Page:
Newest Review: ... would become the hallmarks of his work are in place from the start. You've got the slightly disaffected male protagonist looking for an esc... more
A Fateful Fling
The Dead Heart - Douglas Kennedy
Member Name: Puggers
The Dead Heart - Douglas Kennedy
Advantages: Tense and thrilling, well-characterised.
Disadvantages: Lacks the impact of later novels.
I can empathise with the map-gazing protagonist of this novel - and we happen to share a name, too. He pores over an atlas, looking for escape and adventure, and strikes upon the wild heart of Australia as the place to do this, an expanse of nothing as far as the cartographers are concerned, ripe to disappear into for a while. There's something wonderfully seductive about a map, where everything only exists in suggestion and approximation; nothing viewed from this distance can really resemble the reality on the ground, so the imagination tends to fill in the abstract and undefined.
As author Douglas Kennedy's first novel (coming after a number of travel books), there's a sense of the writer honing his craft about this story, but what would become the hallmarks of his work are in place from the start. You've got the slightly disaffected male protagonist looking for an escape from his life for one reason or another, the stranger in a strange land and the femme fatale upon whom the story turns.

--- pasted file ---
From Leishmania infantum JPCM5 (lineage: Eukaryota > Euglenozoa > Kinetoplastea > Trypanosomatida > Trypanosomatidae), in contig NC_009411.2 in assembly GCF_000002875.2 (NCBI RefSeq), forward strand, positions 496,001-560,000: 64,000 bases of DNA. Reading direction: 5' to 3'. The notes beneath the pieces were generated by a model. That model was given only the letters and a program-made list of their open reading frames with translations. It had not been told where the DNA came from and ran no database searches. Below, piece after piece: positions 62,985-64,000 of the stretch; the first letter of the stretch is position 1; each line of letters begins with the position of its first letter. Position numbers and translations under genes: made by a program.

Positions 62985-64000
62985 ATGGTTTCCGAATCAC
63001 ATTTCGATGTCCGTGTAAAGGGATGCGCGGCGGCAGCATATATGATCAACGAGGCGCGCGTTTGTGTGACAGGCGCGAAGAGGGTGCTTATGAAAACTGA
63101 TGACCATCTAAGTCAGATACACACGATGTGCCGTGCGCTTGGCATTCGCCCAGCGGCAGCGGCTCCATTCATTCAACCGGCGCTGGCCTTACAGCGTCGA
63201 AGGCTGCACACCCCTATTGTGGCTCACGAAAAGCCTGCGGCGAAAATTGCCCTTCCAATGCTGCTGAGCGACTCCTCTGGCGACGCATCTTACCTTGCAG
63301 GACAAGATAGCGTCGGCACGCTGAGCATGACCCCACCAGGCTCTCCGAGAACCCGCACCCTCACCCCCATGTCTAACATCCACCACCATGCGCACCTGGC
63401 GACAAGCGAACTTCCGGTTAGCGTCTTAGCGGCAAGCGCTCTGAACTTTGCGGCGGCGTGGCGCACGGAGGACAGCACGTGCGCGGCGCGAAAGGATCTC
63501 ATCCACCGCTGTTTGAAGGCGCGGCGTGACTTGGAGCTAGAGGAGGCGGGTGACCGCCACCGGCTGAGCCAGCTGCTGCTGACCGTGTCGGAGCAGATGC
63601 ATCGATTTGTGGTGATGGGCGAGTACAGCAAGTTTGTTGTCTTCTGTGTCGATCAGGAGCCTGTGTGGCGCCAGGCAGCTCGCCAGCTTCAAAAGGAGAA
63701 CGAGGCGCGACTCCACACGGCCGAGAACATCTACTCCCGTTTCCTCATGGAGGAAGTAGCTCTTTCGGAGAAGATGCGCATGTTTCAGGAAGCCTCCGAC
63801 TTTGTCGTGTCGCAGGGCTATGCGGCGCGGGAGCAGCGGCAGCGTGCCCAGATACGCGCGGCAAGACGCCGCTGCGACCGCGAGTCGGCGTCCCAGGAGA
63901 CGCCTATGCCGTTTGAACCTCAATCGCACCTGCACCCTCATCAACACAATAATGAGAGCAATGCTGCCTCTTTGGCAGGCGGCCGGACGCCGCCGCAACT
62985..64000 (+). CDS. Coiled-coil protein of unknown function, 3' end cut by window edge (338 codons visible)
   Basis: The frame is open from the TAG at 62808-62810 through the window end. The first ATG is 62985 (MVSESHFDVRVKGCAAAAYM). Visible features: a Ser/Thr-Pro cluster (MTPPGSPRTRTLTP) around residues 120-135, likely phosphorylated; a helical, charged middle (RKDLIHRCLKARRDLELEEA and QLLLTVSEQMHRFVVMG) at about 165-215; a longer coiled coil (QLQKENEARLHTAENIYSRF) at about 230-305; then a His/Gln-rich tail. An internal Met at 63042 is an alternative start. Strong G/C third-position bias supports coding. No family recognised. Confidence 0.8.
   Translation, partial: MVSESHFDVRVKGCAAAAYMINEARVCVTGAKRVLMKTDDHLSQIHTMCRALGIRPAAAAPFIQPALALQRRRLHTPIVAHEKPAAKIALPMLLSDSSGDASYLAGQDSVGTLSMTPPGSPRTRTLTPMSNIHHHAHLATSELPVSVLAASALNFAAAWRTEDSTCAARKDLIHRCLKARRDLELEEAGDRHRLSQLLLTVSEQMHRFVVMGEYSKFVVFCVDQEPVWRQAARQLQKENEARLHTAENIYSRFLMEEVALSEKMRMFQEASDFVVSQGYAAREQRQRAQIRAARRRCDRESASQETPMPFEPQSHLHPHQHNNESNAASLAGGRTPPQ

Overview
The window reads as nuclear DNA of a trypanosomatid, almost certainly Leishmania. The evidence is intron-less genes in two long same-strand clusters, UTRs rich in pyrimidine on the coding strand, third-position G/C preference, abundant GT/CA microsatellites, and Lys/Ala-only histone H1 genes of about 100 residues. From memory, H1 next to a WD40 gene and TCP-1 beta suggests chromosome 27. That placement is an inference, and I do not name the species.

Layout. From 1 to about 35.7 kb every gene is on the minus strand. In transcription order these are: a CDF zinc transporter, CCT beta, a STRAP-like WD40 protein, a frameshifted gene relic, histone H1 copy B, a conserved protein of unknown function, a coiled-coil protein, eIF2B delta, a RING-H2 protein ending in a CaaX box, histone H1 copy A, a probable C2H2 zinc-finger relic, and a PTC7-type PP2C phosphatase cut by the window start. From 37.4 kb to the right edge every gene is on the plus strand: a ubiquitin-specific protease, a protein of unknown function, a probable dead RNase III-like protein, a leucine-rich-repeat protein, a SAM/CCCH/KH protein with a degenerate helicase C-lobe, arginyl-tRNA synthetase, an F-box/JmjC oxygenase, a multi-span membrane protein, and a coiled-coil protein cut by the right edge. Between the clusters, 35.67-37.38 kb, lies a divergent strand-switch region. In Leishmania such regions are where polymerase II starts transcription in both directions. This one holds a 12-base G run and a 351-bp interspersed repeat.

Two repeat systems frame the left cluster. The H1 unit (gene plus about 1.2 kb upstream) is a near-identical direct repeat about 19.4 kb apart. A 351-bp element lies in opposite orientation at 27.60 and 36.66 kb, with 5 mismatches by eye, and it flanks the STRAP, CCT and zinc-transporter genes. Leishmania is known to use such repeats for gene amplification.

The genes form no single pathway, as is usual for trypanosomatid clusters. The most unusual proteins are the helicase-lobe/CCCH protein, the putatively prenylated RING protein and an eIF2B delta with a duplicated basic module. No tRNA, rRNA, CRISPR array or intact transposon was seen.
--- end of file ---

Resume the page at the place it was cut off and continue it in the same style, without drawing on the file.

Kennedy's novels tend to walk a highwire between literary fiction and full-blown thriller; the plot is skilfully-crafted and the tension racketed upon scene on scene, but it's all immersed in a sense of place that doesn't come through in your average thriller. Partly because the protagonists tend to be such discontented wanderers, the location almost becomes a character in itself, and is invariably a crucial part of the story.
This is true here, but to a lesser extent than in his later books - although maybe this is because of the nature of the place. Outback Australia's limitless spaces are not as easy to characterise as the intimate Paris in The Woman in the Fifth or Stasi-era Berlin in The Moment, but they certainly still play a part here.
The protagonist Nick arrives in Australia with a loose sense of purpose and with several weeks to fill, buys a cheap camper van and sets off from Darwin. Sooner or later, boy meets girl, and what at first glance looks like a holiday romance that might be just the cure for his ennui leads to an altogether darker affair from which there may be no escape.
Kennedy knows how to write memorable characters, and while those in the Dead Heart aren't his most enduring, they do their jobs well here, and you're pulled into the spiralling action and tension of the story with them. There isn't a great deal of scene-setting here, and little-to-no background on Nick, so the book pretty much hits the ground running and accelerates from there.
There's a moment in all the author's books when it looks like the central character has got themselves into a hole without hope of escape - here that hole is particularly sizeable and stretches for the greater part of the novel. There's a sense of perpetual peril and threat, and yet there's still time to develop character and build in a little background to the main machinations of the story.
For my money, Douglas Kennedy's books get better and better, so in theory this should be a fairly modest affair to kick things off. Actually, it's a great little thriller - it lacks the characters, atmosphere or enduring punch to compare to his later novels, but it's a great place to start enjoying his compelling storytelling.
Summary: A great place to start.